In the initial days of the crypto-anarchy and cypherpunk movement, where bitcoin was eventually born, researchers were determined to create a community that would be free of the control from centralized authorities. I…
Bitcoin is an implementation of Wei Dai’s b-money proposal http://weidai.com/bmoney.txt on Cypherpunks http://en.wikipedia.org/wiki/Cypherpunks in 1998 and Nick Szabo’s Bitgold proposal http://unenumerated.blogspot.com/2005/12/bit-gold.html
About 1 million users worldwide, including 200,000 in the U.S.; 55 million transactions; and $6 billion in ill-gotten gains.
Those are the numbers defining the case of Liberty Reserve, a digital currency and online payment service incorporated in Costa Rica in 2006. On Tuesday, an indictment was unsealed showing that seven men have been charged with running the unlicensed Liberty Reserve as a “bank of choice for the criminal underworld.” According to The Wall Street Journal, “The system allegedly was designed to give criminals a way to move money earned from credit-card fraud, online Ponzi schemes, child pornography and other crimes without being detected by law enforcement.” Five of the seven men are in custody, having been arrested on Friday in Spain, Costa Rica and Brooklyn, N.Y. Extradition will be sought for the suspects who are overseas; the other two remain at large.
For the first time, officials invoked the post-9/11 Patriot Act to shut down a virtual currency when they cut off Liberty Reserve from the U.S. financial system. The drastic measure comes at a time when digital alternatives to traditional currencies such as Bitcoin are drawing wider interest from the public.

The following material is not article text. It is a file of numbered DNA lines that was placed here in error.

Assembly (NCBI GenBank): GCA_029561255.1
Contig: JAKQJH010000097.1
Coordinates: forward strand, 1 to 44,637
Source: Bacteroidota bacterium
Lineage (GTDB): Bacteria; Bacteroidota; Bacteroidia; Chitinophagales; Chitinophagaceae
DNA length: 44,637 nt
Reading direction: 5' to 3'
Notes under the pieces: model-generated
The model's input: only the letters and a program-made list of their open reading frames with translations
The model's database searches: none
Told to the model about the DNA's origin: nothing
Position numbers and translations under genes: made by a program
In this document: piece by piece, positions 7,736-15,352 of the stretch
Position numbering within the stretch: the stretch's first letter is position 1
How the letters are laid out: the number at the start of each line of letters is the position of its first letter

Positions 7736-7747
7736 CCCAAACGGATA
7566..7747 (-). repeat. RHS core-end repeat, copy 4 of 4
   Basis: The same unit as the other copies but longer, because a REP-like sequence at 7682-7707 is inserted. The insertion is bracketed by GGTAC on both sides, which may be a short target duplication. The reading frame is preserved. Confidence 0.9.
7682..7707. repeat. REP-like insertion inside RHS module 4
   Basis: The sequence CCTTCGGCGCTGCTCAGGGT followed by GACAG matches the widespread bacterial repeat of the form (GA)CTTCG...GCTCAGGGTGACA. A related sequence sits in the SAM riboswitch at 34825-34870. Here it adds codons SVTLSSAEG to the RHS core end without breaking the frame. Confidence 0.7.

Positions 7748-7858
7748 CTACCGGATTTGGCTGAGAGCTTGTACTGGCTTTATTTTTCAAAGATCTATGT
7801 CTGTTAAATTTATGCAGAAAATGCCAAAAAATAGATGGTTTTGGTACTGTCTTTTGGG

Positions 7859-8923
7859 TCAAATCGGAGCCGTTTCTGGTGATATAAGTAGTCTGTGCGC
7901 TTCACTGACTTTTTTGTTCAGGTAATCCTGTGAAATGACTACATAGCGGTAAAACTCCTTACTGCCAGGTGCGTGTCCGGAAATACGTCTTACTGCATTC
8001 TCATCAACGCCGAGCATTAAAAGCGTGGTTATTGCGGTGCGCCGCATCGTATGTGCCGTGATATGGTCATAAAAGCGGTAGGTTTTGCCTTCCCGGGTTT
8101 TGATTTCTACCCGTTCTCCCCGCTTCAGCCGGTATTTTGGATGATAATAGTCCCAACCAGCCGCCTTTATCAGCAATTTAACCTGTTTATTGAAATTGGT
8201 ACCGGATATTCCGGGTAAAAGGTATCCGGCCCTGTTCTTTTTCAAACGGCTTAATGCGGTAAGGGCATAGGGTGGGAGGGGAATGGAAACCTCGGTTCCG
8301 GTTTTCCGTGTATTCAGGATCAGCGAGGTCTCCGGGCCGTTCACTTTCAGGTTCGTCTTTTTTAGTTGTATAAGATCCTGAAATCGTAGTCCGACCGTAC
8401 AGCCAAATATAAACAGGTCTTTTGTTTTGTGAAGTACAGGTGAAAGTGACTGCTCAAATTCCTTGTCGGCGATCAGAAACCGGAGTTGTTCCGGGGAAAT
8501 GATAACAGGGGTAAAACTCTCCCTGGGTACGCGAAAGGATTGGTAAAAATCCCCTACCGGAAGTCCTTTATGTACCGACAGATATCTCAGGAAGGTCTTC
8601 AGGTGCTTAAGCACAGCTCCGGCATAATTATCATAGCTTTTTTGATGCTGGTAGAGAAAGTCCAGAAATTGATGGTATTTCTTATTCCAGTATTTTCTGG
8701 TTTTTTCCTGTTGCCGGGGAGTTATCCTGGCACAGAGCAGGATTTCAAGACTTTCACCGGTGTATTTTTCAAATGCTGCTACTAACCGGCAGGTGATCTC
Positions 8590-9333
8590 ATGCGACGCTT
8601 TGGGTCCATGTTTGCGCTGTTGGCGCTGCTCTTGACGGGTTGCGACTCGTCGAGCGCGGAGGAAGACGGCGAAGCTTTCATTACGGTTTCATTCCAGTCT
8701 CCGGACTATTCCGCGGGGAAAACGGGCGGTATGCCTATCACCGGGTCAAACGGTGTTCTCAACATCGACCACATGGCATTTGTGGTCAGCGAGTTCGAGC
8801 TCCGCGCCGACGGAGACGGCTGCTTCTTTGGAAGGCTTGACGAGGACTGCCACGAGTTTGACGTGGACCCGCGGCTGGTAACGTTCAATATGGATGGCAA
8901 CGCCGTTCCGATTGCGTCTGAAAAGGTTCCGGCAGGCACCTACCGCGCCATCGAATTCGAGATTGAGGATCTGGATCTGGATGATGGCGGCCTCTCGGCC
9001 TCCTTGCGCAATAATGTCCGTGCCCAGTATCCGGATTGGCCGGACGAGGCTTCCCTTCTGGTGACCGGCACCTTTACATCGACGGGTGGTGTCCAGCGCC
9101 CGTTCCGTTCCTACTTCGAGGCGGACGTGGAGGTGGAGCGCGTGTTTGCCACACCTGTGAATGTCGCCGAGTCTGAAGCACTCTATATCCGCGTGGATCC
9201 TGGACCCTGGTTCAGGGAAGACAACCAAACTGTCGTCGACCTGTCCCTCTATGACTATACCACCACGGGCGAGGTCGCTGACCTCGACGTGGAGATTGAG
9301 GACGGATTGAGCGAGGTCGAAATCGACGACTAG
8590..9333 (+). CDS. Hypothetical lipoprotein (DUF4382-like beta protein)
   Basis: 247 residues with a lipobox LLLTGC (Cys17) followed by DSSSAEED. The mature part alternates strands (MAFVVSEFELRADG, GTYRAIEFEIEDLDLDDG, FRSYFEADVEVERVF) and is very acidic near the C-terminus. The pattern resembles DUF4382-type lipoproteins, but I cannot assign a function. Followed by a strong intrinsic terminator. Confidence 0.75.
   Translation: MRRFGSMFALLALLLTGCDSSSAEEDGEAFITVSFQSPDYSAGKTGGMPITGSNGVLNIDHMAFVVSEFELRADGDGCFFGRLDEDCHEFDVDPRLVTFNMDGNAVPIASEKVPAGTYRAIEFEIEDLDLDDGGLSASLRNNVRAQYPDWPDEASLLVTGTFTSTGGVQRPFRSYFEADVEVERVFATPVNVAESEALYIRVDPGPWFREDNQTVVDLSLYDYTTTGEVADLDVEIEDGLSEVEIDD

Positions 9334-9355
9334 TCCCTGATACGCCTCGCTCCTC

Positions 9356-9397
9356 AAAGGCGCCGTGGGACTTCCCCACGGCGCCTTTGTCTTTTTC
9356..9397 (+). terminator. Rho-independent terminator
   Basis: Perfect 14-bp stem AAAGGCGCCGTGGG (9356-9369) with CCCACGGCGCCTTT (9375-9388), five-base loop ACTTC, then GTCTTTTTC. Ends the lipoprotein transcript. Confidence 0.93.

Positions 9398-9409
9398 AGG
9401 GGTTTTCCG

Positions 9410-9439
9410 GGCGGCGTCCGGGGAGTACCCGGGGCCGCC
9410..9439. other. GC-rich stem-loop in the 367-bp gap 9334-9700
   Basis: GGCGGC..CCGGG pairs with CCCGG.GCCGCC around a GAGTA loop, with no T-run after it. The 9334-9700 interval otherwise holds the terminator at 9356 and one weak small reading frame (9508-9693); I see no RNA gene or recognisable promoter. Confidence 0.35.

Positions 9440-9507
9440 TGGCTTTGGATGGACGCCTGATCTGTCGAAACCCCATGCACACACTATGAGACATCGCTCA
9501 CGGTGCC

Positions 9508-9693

The founder of the digital currency service Liberty Reserve has been sentenced to 20 years in prison. Arthur Budovsky had pleaded guilty to conspiring to commit money laundering. The online facility, shut down in 2013, had operated out of Costa Rica. Prosecutors in New York said many of its clients had been cybercriminals who had sought to move funds anonymously. Two other men involved in the business were sentenced to shorter jail terms. Two more people will be sentenced on 13 May. The authorities are still trying to locate a further two suspects.
The founder of Liberty Reserve, a virtual currency once used by cybercriminals around the world to launder the proceeds of their illegal activity, pleaded guilty today to running a massive money laundering enterprise, announced Assistant Attorney General Leslie R. Caldwell of the Justice Department’s Criminal Division and U.S. Attorney Preet Bharara of the Southern District of New York.
Arthur Budovsky, 42, pleaded guilty to one count of conspiring to commit money laundering before U.S. District Judge Denise L. Cote of the Southern District of New York. He is scheduled to be sentenced on May 6, 2016.
NEW YORK (Reuters) - Three months after a team of international law enforcement officials raided the digital currency firm Liberty Reserve, cyber experts say criminals are increasingly turning to another online currency called Perfect Money.
Idan Aharoni, the head of cyber intelligence at EMC Corp’s RSA security division, said that some online scam artists and thieves are using Perfect Money’s digital currency to launder money and conceal profits in much the same way they allegedly did with Liberty Reserve’s currency.
Peer-to-peer systems are typically designed around the assumption that all peers will willingly contribute resources to a global pool. They thus suffer from freeloaders, that is, participants who consume many more resources than they contribute. In this paper, we propose a general economic framework for avoiding freeloaders in peer-to-peer systems. Our system works by keeping track of the resource consumption and resource contribution of each participant. The overall standing of eachparticipant in the system is represented by a single scalar value, called their karma. A set of nodes, called a bankset, keeps track of each node’s karma, increasing it as resources are contributed, and decreasing it as they are consumed. Our framework is resistant to malicious attemptsby the resource provider, consumer, and a fraction of the members of the bank set. We illustrate the application of this framework to a peer-to-peer filesharing application